Potential Binds Complicate Voucher Debate
If Milwaukee's publicly financed voucher program gets the go-ahead to include religious schools, Bob Smith would like his school to participate. But the president of Messmer High, an independent Roman Catholic school, is also wary.
Inside the measure that would open the state-sponsored program to religious schools--an expansion now pending a Wisconsin Supreme Court ruling--is a provision requiring participating schools to honor parents' requests that their children be excused from religious activities. Therein lies the rub.
"Our Catholicity is not negotiable," Mr. Smith declared last week.
For now, the concern is largely academic. A state supreme court decision isn't expected any time soon, and the inclusion of church schools may fail to pass constitutional muster. Such an opt-out clause, meanwhile, is not included in the voucher program operating in Cleveland, currently the site of the only state-financed voucher program that includes religious schools. That program also is fighting a court battle to survive. ("Battle Waged Over Vouchers in Cleveland," Feb. 19, 1997.)
With public money in the form of vouchers could come greater
But Mr. Smith's hesitancy reflects a larger concern among some private schools, both secular and religious: With public money in the form of vouchers could come greater government control.
Overall, vouchers still enjoy wide support among conservatives and private and parochial school leaders. Voucher proponents, for instance, argue that regulatory encumbrances can be avoided by carefully crafting legislation. In recent months, however, such supporters have found themselves debating libertarians and a small group of conservatives who argue that vouchers only add to what they say is the real cause of public education's troubles: the very fact that government is in charge.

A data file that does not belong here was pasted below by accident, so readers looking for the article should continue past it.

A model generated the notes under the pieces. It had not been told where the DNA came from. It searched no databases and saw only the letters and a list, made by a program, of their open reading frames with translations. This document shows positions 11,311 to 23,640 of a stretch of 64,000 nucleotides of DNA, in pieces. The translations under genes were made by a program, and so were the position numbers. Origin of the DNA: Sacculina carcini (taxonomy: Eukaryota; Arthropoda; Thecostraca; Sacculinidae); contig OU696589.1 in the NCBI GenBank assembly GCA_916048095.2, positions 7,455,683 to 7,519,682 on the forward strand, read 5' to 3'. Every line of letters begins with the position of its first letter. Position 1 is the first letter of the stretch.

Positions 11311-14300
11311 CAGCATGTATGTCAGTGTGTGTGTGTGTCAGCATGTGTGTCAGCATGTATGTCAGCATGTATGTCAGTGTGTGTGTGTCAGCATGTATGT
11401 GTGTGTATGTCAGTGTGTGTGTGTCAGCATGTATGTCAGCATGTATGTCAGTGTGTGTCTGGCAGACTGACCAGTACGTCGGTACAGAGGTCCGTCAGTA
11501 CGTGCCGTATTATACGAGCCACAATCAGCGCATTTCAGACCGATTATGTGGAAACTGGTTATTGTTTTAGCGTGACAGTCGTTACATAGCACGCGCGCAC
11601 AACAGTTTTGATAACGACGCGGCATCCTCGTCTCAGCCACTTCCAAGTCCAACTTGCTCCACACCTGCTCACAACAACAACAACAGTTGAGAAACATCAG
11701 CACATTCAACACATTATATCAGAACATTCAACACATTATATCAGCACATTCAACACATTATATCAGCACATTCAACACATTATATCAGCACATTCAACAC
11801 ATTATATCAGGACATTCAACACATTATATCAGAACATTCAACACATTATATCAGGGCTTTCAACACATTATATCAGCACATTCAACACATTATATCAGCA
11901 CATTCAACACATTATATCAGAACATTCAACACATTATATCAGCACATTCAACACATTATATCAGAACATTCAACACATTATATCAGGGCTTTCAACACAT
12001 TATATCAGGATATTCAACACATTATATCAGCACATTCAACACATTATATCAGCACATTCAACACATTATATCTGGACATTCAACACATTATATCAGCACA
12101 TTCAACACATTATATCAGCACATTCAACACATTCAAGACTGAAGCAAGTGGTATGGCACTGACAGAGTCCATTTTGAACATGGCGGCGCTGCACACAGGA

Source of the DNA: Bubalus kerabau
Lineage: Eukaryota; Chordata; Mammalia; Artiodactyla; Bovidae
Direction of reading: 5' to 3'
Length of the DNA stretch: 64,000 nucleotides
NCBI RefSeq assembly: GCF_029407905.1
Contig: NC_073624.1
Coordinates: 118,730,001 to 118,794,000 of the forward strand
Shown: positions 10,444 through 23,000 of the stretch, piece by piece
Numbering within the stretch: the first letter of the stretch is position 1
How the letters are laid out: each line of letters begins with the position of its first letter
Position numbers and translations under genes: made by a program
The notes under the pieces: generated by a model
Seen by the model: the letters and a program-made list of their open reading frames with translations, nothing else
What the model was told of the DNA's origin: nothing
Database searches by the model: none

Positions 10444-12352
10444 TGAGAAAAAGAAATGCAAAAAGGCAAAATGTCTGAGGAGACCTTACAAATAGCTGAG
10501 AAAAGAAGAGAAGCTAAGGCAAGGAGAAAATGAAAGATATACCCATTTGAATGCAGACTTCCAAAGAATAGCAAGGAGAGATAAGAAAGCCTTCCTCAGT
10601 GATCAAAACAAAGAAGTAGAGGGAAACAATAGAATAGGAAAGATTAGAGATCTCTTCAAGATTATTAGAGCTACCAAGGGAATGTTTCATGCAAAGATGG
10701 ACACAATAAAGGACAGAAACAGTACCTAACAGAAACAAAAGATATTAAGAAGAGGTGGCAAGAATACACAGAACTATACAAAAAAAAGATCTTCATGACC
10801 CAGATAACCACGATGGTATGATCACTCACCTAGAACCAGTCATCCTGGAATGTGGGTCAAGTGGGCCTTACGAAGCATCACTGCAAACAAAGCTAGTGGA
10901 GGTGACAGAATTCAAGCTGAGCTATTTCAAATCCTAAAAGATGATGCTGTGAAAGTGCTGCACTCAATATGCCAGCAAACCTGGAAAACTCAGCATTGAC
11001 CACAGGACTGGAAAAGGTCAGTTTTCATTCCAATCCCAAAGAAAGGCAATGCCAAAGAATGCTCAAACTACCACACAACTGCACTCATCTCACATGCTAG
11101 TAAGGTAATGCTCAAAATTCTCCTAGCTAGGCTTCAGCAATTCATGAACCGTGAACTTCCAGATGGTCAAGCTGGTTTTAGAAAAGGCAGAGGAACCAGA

No Poison Pill
Concerns about overregulation led the Roman Catholic Archdiocese of Washington last year to decide it would abstain from participating in a publicly financed voucher program that Congress was considering for the District of Columbia. Under the measure, parents would have had to consent to allowing their children to take part in religious activities.
"We supported the bill, but could not participate," said Lawrence S. Callahan, the superintendent of schools for the archdiocese. "They were asking us to change our direction."
Schools within the archdiocese require all students to attend Mass regularly and to share in other religious activities for such annual observances as Lent.
A U.S. Senate filibuster killed last year's voucher plan, but a new $7 million proposal was included in a District of Columbia appropriations bill recently passed by the House. The House plan for the 79,000-student district includes no opt-out clause. The Senate appropriations bill offers no voucher plan. Lawmakers from the two chambers are expected to take up the issue in a conference committee when Congress reconvenes this week, although President Clinton has vowed to veto any voucher plan.